Well, Kai had warned us about Day One of our 4-day 4th of July extravaganza (to climb Arrow, Pinchot, and Wynne), and now the hour was upon us. No one will ever really know what deep psychological dysfunctions motivated us to attempt the 15-mile trek to Bench Lake over the dreaded Taboose Pass -- a 6,000' 9-mile climb so arduous that obtaining a permit is never a problem and rarely are vehicles seen at the trailhead. Nevertheless, at 8:45 am, Saturday, July 1, Kai Wiedman, Gary Aldrich, and myself, Phyllis Olrich (no relation), set out amid partly cloudy skies and warm temperatures, following Kai's directive to keep a slow steady pace, taking short rest stops every hour (with one longer stop for lunch).
Just getting there, however, proved to be touch 'n go for awhile. Believing that Tioga Pass had opened the day before, we confidently took that right-hand turn onto Route 120, driving past the signs reading "Tioga Pass Open." But to our surprise and dismay we discovered at the Yosemite gate that heavy rains had caused a washout and delayed the grand opening. Nice signage - NOT. Luck was with us however, as we only had to wait a half hour or so for the road to open. We joined the huge line of people waiting, awestruck by the torrential waterfalls, frozen Tenaya Lake, and flooded campgrounds along Tioga Road. We amused ourselves with horror stories of what lay ahead (there's the Donner party, then there's the Wiedman party.)
Back to our hike. To make a LONG story short, we hiked from 5,500' to the top of 11,500' Taboose pass in eight hours in fine fettle (well, no one hurled). This excellent trail offered fragrant sagebrush, wildflowers, Mormon Tea, Mountain Mahogany, swarms of small blue butterflies, and two stream crossings (one quite dicey). The snow was easy to walk on, but ice axes were desirable in spots.
Can you spell D-E-N-I-A-L? That's what we were in before we stood at the top of the pass, gazing west , spying nothing but WHITE as far as the eye could see. Yes, we had heard there was lots of snow this year, but this? We were stunned. Idyllic fantasies of lazy afternoons on the beach evaporated. There was not one dry spot on which to camp. We had no tents, our boots were already soaked, and our feet were starting to freeze. Kai took one last look at the tasty ridge up Arrow Peak and we headed back down the trail about 1,000' to the first available dry bivy site, where we had dinner, mused about what might have been, and settled down for an 11-hour nap.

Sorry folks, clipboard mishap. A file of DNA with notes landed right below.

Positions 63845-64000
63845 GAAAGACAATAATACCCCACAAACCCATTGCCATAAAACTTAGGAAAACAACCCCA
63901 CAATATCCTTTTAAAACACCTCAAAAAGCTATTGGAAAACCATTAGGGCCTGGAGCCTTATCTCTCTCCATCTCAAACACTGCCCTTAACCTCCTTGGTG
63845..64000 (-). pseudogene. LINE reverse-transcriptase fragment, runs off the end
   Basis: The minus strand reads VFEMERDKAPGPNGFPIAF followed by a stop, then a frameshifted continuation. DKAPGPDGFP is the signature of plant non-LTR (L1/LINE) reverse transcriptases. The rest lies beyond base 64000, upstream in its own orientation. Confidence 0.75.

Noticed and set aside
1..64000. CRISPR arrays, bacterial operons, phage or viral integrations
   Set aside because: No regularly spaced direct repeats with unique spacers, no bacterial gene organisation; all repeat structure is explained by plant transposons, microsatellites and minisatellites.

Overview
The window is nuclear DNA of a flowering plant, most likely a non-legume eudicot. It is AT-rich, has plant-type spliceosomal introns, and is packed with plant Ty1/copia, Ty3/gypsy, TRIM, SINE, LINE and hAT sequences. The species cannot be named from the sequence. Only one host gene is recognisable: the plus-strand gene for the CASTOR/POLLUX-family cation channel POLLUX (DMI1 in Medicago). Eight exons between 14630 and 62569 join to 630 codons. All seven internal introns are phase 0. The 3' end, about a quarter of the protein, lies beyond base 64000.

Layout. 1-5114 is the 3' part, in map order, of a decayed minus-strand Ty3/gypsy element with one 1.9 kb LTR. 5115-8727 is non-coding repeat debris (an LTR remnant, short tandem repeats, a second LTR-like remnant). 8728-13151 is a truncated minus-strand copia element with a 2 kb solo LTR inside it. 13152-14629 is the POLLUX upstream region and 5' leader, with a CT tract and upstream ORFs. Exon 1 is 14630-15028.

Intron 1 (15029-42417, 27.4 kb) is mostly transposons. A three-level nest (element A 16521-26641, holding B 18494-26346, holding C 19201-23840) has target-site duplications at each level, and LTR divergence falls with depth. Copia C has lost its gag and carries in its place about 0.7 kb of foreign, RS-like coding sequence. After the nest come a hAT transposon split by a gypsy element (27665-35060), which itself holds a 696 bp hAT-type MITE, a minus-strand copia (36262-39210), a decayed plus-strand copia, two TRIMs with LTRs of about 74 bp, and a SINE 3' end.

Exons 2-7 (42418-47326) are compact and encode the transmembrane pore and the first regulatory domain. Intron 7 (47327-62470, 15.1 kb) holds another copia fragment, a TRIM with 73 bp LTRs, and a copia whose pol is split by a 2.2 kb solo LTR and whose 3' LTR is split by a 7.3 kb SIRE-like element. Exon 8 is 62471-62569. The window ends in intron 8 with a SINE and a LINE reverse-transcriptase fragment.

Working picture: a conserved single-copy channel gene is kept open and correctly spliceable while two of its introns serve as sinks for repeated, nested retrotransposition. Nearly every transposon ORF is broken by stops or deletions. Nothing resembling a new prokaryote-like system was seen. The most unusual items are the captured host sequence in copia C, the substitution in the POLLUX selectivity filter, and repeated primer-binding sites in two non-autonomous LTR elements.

Back in Big Pine Sunday afternoon, the world proved to be small after all, as we ran into Tim Hult, Jim Curl, and Dot Reilley, down from an ill-fated attempt on North Pal (but, that's another story). When life gives you lemons, make lemonade! The six of us hooked up, found a fabulous campsite in the Bristlecone Pine National Forest in the White Mountains, and enjoyed a campfire together. I learned an all-important lesson that night -- never stray too far from your campsite when you go off to answer nature's call in the middle of the night -- finding your sleeping bag can be akin to finding a needle in the proverbial haystack.
The next morning, after a leisurely breakfast, we all took an even more leisurely stroll around the 4.25 mile Methuselah Walk, viewing those gnarly 4,000-year-old Bristlecone Pines, stopping along the way to read our nature guide booklets. Tim seemed preoccupied with the huge gap in our ages, as he gleefully remarked, "Gee Phyllis, these trees are even older than you." Reminds me of a button I received on my 40th birthday -- "40 isn't old -- if you're a tree."
Kai, Gary, and I bid farewell to our friends and freshened up at Hot Creek before heading home Monday evening, thus avoiding the holiday rush; I for one was grateful for quiet day off Tuesday to catch up on my chores.